By: Richard Pazdur, M.D.
We all want a cure for cancer. But the reality is that advances in cancer treatment rarely come in one big discovery, but rather with the continued step-by-step progress in developing new therapies. Currently, a few cancers—such as childhood leukemia and testicular cancer—can be cured. There are many ways of evaluating cancer therapies, including an improvement in overall survival, stabilizing the disease, and reducing tumor burden and tumor-related symptoms. Over the years, we have discussed with many patients facing serious and life-threatening diseases how to evaluate cancer treatments. The patients have told us there is a need for flexibility in our evaluation process.
Before a new drug is approved, FDA evaluates clinical trials in which the drug is tested in patients. We hope that the study will show a result, or endpoint, that helps us understand if the drug is safe and effective. When evaluating drugs that treat life-threatening illnesses like cancer, the risk-benefit analysis may involve weighing relatively higher risks against relatively smaller benefits.
The gold standard for determining benefit from a new cancer drug traditionally has been a randomized controlled study that demonstrates an improvement in overall survival, or OS. This is a measure of how much longer patients live who take the drug compared with patients who take another drug. An overall survival endpoint clearly demonstrates the drug’s value in extending a patient’s life.
But achieving an improvement in overall survival may not always be possible. Some cancers grow very slowly, so it might take many years for a trial to evaluate whether a potential new drug helps people live longer. Many oncology drugs target specific mutations in the tumor and there may be a limited number of patients with the mutation. Because of the small number of patients, randomized studies evaluating OS may not be possible. Also, many patients in the trial may be taking additional therapies at the time their disease progresses. This may make it difficult to accurately assess the new drug’s effect on overall survival.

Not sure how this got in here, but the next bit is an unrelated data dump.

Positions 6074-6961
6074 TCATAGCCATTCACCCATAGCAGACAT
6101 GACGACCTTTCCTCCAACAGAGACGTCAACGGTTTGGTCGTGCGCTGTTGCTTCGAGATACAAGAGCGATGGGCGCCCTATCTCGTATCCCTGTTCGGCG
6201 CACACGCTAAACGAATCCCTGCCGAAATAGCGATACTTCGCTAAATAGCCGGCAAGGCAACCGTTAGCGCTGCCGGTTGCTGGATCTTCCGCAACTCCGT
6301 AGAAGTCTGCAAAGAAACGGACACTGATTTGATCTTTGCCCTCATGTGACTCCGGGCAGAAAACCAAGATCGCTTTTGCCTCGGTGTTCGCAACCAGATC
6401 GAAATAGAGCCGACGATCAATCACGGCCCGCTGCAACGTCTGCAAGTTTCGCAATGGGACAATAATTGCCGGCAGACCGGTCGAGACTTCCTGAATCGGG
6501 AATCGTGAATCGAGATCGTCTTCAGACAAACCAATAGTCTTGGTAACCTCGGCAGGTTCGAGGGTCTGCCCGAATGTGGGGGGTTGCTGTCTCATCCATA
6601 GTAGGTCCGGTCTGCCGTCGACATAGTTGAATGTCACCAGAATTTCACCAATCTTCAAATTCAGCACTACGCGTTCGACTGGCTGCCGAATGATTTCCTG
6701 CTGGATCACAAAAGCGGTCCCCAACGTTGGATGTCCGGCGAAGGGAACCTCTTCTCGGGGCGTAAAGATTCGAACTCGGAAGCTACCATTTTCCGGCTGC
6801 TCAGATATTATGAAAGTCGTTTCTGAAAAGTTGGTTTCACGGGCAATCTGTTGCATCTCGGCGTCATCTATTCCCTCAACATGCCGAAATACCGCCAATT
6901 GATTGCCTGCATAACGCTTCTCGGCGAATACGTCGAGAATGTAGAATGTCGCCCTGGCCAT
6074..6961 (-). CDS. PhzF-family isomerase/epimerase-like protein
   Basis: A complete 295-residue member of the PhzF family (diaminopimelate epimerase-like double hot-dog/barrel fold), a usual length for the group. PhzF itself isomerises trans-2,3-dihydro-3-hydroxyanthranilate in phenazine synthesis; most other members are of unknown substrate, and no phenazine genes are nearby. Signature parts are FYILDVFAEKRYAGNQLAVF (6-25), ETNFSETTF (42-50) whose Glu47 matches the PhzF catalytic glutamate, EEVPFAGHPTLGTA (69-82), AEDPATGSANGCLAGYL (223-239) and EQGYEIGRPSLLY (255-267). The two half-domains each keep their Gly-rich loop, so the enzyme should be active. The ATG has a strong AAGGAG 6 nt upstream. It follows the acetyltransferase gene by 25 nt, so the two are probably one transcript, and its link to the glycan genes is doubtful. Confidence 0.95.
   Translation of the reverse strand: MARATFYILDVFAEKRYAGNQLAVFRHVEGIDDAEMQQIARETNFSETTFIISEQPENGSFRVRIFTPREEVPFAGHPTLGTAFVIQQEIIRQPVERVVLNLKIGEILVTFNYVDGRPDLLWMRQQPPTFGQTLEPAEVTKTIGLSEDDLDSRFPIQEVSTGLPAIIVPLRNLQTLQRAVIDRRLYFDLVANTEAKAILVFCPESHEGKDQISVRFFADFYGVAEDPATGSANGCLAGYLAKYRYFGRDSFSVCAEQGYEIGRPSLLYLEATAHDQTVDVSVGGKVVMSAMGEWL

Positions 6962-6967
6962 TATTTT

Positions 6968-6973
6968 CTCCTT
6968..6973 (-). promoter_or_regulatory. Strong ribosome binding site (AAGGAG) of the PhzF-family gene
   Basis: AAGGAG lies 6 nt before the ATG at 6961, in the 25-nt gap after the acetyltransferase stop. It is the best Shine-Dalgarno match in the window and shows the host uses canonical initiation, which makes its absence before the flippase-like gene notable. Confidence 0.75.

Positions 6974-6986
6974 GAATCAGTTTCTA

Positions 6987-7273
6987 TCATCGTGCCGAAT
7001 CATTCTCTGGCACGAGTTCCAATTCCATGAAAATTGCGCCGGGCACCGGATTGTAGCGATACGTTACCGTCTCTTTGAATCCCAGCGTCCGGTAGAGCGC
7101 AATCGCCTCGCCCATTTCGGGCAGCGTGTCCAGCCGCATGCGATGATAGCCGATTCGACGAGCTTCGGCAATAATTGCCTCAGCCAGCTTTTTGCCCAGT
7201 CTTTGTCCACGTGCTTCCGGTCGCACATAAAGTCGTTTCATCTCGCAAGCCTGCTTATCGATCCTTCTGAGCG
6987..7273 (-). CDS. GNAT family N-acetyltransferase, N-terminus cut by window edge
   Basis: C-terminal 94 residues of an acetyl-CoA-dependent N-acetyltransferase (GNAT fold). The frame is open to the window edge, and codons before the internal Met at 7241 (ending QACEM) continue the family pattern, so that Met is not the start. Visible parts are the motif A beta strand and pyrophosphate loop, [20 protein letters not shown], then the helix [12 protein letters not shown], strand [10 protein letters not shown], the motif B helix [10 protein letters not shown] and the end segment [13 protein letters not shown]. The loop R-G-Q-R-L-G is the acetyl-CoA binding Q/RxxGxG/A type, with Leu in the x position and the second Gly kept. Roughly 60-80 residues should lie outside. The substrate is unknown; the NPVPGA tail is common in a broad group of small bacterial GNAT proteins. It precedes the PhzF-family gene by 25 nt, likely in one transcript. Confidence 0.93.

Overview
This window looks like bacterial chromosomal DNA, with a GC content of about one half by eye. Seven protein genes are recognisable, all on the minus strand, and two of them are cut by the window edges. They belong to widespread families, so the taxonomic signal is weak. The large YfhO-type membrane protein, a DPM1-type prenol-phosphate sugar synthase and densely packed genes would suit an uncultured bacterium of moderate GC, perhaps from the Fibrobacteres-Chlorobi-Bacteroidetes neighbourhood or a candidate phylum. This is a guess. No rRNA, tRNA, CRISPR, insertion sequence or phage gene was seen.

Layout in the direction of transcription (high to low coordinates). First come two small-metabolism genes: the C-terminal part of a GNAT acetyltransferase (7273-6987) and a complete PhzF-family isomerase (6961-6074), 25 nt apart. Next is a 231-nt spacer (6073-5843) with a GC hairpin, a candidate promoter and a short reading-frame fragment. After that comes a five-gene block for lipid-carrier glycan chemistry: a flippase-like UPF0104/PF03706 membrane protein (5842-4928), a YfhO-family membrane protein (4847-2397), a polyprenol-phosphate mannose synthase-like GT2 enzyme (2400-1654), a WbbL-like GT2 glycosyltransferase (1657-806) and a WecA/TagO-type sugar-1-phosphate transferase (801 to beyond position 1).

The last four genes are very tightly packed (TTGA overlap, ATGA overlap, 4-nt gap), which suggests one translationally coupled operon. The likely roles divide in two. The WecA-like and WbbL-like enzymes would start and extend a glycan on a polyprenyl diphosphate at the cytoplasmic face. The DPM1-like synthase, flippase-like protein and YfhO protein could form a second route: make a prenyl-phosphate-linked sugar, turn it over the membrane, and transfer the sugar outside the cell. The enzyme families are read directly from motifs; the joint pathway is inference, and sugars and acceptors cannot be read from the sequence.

When emerging data shows that a new drug demonstrates substantial benefit compared to available drugs, it may not be possible to conduct a randomized trial with certain endpoints comparing the new drug to a standard therapy with modest benefit. This is known as loss of equipoise.
Endpoints other than overall survival can shorten the duration of clinical trials so that drugs can be available sooner to patients. These alternative endpoints include progression-free survival—a measurement of how long a drug may have prevented the cancer from getting worse—and overall response rate—an evaluation of the portion of patients in the trial whose tumor size was reduced by a treatment.
Thousands of patients who previously had few therapeutic options available have already benefited from cancer therapies that were approved based on alternative endpoints, including those with renal cell carcinoma, Merkel cell carcinoma, medullary thyroid cancer, gastrointestinal stromal tumor, metastatic basal cell carcinoma, pancreatic neuroendocrine tumor, multiple myeloma, chronic myelogenous leukemia, chronic lymphocytic leukemia, and certain types of lung cancer.
We’ve held many advisory committee meetings and have heard directly from patients who believe that delaying the growth of cancer or reducing the cancer’s size are of benefit to them, since these endpoints may relate to reduced symptoms and the ability to carry on with many daily activities.
Patients have benefited, too, from the Breakthrough Therapy Designation, which was established in the FDA Safety & Innovation Act of 2012 to expedite the development and review of transformative therapies that show great promise in early clinical trials, compared to available therapy. Drugs that are designated as breakthrough therapies receive more intensive FDA consultation throughout their development period and may also qualify for other expedited development programs such as fast track and priority review. Many oncology drugs have breakthrough therapy designations, and this designation enables FDA to expedite the review of therapies that may meet patient’s needs.
There is still much more to learn about what patients need and expect from their cancer drugs. Our patient-focused drug development program has sponsored daylong meetings with patients and caregivers to discuss their views on a specific disease. A patient at our breast cancer meeting said: “As long as I can live my life and continue to work full-time, that is my goal.”
Based on these and other patient interactions, we are actively investigating ways to incorporate the patient’s experience and quality of life in benefit-risk assessments of new cancer treatments.
It’s also important to recognize that the drug approval process does not end with the drug’s approval. This is just the beginning. By looking at real-world use of the drug in the broader patient population, we may learn more about new uses for the drug, previously unknown side effects, and how different subsets of patients may respond. This information may be added to the drug labeling and can help inform our future regulatory decisions.
Our ultimate goal is to approve products that make a meaningful difference for patients and their loved ones living with the devastating effects of their disease.
Richard Pazdur, M.D., is FDA’s Director, Oncology Center of Excellence